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Am J Psychiatry. 2009 Feb;166(2):152-63. doi: 10.1176/appi.ajp.2008.08030368. Epub 2008 Nov 17.

A meta-analysis of head-to-head comparisons of second-generation antipsychotics in the treatment of schizophrenia.

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Department of Psychiatry and Psychotherapy, Technische Universität München, Klinikum rechts der Isar, Ismaningerstr. 22, 81675 München, Germany.



Whether there are differences in efficacy among second-generation antipsychotics in the treatment of schizophrenia is a matter of heated debate. The authors conducted a systematic review and meta-analysis of blinded studies comparing second-generation antipsychotics head-to-head.


Searches of the Cochrane Schizophrenia Group's register (May 2007) and MEDLINE (September 2007) were conducted for randomized, blinded studies comparing two or more of nine second-generation antipsychotics in the treatment of schizophrenia. All data were extracted by at least three reviewers independently. The primary outcome measure was change in total score on the Positive and Negative Syndrome Scale; secondary outcome measures were positive and negative symptom subscores and rate of dropout due to inefficacy. The results were combined in a meta-analysis. Various sensitivity analyses and metaregressions were used to examine bias.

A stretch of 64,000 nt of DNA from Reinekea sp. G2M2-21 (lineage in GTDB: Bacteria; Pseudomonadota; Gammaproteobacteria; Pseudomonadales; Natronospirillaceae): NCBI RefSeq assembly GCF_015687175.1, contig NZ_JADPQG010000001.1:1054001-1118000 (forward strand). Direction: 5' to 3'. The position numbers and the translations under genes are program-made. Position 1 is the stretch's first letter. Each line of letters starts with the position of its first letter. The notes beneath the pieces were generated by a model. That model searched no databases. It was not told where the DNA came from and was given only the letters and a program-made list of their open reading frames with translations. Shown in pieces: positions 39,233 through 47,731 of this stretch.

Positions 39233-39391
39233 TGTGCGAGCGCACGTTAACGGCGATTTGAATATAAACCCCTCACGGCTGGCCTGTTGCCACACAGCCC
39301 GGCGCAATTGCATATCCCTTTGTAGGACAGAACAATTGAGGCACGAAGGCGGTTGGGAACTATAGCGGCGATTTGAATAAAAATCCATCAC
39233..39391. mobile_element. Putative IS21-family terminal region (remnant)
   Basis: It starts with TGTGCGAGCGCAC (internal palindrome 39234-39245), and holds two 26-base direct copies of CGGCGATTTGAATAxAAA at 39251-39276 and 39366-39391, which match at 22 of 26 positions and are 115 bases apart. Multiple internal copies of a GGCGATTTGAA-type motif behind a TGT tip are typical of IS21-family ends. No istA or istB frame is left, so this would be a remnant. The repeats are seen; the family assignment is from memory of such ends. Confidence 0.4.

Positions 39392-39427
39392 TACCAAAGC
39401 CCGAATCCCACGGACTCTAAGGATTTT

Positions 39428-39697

The analysis included 78 studies with 167 relevant arms and 13,558 participants. Olanzapine proved superior to aripiprazole, quetiapine, risperidone, and ziprasidone. Risperidone was more efficacious than quetiapine and ziprasidone. Clozapine proved superior to zotepine and, in doses >400 mg/day, to risperidone. These differences were due to improvement in positive symptoms rather than negative symptoms. The results were rather robust with regard to the effects of industry sponsorship, study quality, dosages, and trial duration.


The findings suggest that some second-generation antipsychotics may be somewhat more efficacious than others, but the limitations of meta-analysis must be considered. In tailoring drug treatment to the individual patient, small efficacy superiorities must be weighed against large differences in side effects and cost.

[Indexed for MEDLINE]

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